Medieval Art is For Kids – and Grownups Too

As a mom, grandma, and Methodist Sunday School teacher, I know the value of  “expected suspense.”  Lift the flap books are a sure thing for toddlers, even for the 20th time, as are picture books where you already know what will be on the next page.
So it was with church art for illiterate Christians in the Middle Ages. Sometimes the story of Jesus would be on a scroll that the priest would unfold from the top of the pulpit. The first panel might show the Trinity (the headline). Next panel: The Annunciation. Next panel: John the Baptist. 
Nino Zchomeldise, assistant professor in the art & archaeology department at Princeton University, wrote a chapter on one such scroll for the book she edited, “Meaning in Motion: the semantics of movement in medieval art.” (I coveted that book and disclose now that Princeton University Press sent me a copy. I am thrilled to have it and to be able to relate it to an exhibit on view now.) In the panel Zchomeldisediscusses, one can just imagine the wide-eyed worshippers as each part of the story is displayed and told.



The triptych (one panel of wood, flanked by two more panels that can close inward) offered another kind of suspense. As one of the chapters in Zchomeldise’s book explains, the ritual opening of these panels could be a moment of high drama. A lift-the-flap moment to the Nth power.


Now I’m getting to the good part, the part that makes a difference to you. You can see some triptychs on display at the Princeton University Art Museum, part of the medieval alabaster exhibit from the Victoria and Albert Museum in London. Entitled Objects of Devotion, the exhibit is on view through February 12. It’s free. Get there if you possibly can. 


If your children go to Sunday School, bring them along. Don’t drag them through the whole exhibit, as that will be boring, and some of it (like the disemboweling of St. Edmund) is gory. But these beautiful, small alabaster altar pieces, crafted in England for the homes of the wealthy, are SS lessons in themselves. My top five for children who know something about the life of Christ:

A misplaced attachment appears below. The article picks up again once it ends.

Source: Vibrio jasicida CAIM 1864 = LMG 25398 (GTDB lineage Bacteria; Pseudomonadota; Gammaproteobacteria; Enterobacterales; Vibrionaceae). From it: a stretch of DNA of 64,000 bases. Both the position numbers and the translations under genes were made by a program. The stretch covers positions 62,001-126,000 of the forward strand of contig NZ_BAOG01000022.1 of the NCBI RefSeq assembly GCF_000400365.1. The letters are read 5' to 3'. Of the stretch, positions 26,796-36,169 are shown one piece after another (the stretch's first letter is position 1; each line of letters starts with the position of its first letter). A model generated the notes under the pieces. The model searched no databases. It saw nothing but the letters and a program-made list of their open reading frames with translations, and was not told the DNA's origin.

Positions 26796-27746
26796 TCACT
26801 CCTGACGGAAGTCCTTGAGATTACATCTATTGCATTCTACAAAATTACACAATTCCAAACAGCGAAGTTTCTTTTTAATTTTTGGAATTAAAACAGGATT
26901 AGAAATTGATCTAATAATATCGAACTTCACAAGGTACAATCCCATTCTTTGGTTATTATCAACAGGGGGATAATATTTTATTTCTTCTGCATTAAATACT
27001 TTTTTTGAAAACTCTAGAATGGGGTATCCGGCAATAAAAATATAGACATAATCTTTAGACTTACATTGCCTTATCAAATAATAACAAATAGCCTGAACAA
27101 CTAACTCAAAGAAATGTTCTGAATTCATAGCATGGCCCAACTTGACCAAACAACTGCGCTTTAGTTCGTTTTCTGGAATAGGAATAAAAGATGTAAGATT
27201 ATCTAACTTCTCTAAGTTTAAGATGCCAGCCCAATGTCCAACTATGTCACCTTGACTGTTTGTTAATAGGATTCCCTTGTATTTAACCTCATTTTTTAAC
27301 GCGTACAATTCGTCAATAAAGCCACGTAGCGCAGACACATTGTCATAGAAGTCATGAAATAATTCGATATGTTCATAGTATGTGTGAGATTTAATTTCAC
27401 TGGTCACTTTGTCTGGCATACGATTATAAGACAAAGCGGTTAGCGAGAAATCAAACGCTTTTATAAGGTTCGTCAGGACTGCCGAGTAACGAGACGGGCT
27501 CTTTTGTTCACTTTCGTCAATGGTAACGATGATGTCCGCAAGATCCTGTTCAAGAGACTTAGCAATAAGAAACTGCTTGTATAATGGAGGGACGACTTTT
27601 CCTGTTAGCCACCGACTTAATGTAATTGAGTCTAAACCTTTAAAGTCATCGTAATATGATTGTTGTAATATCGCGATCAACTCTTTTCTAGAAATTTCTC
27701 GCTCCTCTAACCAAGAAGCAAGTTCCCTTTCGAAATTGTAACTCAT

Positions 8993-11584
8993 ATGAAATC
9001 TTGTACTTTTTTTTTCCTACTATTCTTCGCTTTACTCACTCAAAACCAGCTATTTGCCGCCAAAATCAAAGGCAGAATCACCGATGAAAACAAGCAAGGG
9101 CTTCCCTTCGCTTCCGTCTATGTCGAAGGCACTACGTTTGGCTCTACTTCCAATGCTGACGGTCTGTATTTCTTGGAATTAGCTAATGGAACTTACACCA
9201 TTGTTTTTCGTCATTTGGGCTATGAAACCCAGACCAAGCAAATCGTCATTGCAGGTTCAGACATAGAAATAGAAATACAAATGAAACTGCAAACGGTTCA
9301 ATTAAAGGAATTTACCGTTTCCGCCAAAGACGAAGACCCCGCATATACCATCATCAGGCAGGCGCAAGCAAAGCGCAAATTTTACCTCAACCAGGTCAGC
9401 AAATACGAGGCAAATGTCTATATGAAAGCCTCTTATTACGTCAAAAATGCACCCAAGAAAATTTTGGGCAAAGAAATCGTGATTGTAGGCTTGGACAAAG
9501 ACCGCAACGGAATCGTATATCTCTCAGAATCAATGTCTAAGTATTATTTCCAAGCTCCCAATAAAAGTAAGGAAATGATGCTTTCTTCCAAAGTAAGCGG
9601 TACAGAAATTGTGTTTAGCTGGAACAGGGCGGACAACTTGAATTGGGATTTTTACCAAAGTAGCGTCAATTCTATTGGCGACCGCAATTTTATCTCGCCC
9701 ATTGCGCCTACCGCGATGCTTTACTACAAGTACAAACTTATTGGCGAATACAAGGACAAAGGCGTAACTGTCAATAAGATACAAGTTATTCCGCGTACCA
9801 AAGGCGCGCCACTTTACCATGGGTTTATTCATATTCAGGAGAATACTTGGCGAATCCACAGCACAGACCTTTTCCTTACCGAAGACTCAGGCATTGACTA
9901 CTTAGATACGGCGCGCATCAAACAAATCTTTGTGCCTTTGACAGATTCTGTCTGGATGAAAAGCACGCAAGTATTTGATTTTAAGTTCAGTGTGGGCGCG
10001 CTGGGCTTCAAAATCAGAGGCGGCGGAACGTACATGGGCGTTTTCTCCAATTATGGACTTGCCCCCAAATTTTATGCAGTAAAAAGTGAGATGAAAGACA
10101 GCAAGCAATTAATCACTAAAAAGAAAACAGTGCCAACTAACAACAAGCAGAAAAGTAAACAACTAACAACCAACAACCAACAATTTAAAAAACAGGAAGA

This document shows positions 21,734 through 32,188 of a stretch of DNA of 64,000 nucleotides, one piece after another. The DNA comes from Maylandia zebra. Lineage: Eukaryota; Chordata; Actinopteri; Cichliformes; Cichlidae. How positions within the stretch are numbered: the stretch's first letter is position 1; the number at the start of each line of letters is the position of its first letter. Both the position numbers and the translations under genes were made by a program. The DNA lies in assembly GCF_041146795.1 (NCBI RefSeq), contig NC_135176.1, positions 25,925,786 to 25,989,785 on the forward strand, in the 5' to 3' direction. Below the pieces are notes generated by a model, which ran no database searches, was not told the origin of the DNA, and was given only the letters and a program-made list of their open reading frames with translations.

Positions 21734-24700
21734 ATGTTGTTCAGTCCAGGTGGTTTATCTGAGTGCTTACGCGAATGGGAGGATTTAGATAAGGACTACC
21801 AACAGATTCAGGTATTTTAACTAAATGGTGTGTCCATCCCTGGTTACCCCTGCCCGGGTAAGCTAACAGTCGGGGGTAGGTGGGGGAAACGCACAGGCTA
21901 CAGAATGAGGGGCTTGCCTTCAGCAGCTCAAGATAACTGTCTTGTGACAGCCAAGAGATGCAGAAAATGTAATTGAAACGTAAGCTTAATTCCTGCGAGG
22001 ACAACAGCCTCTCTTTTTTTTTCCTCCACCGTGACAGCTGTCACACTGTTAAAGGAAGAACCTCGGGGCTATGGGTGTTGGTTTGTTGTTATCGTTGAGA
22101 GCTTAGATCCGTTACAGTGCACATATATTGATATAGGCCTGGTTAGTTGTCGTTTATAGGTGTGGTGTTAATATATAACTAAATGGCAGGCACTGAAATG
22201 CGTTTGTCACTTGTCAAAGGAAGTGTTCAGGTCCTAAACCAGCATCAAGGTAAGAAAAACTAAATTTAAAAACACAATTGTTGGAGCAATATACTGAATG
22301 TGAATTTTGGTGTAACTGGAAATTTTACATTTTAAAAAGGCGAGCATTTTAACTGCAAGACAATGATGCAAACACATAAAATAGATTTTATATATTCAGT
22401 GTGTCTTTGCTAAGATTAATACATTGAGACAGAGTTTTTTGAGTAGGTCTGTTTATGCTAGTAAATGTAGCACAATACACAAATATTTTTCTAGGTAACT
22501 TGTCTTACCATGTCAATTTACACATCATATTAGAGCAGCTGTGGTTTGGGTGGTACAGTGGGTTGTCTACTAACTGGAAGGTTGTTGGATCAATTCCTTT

#3  The visit of the Magi (pictured above left). Theologically, the visit of the wise men from the East shows that Christ came to the gentiles as well as the Jews. Visually enjoyable for children, it shows the ox and the ass eating out of the trough in the foreground (aren’t they cute?). Meanwhile Joseph is dozing off, presumably dreaming that he’d better flee to Egypt. The curator’s notes explain all this and it will surely make a vivid impression on children — as it did on the medieval worshipers. 


# 20  The Annunciation, which shows the four angels named in Psalm 85: 10 and 11. In the King James version (conveniently available as part of the exhibit) this psalm declares that “Mercy and truth are met together, righteousness and peace have kissed each other. Truth shall spring out of the earth; and righteousness shall look down from heaven.” All that happens in this altar piece.


I would also direct them to #19, St.John the Baptist, from Matthew 3:1-4, which we just finished studying at PUMC.  John is surrounded by four-legged animals and birds, quite lovely in the soft marble. It looks sort of like candle wax and the exhibit has a “please touch” panel, where you can compare the soft alabaster with the harder marble and granite.


The children would also recognize #52  Christ’s entry into Jerusalem and


#31 the Ascension  with everyone looking up in awe, and all you see are Christ’s feet suspended in air. So literal.

Plus of course the triptychs, as the early 15th century one on the right. The painted, gilded, wooden triptychs cannot be manipulated by viewers of the exhibit, of course, but you can imagine the dramatic opening when, during the service, the secrets of the Trinity would be revealed. 


 In the 21st century we are so far removed, so superior, so much more artistically and theologically sophisticated than they were in the Middle Ages — yet their art can speak to us, and especially to our children. 


Picture credits:

The Adoration of the Magi, mid-15th century
Alabaster
43.2 x 26.7 cm. (17 x 10 1/2 in.)
The Victoria and Albert Museum
Image courtesy of the Victoria and Albert Museum

The Trinity, early 15th century
Alabaster and wood
55.9 x 31.4 cm. (22 x 12 3/8 in.)
The Victoria and Albert Museum
Image courtesy of the Victoria and Albert Museum


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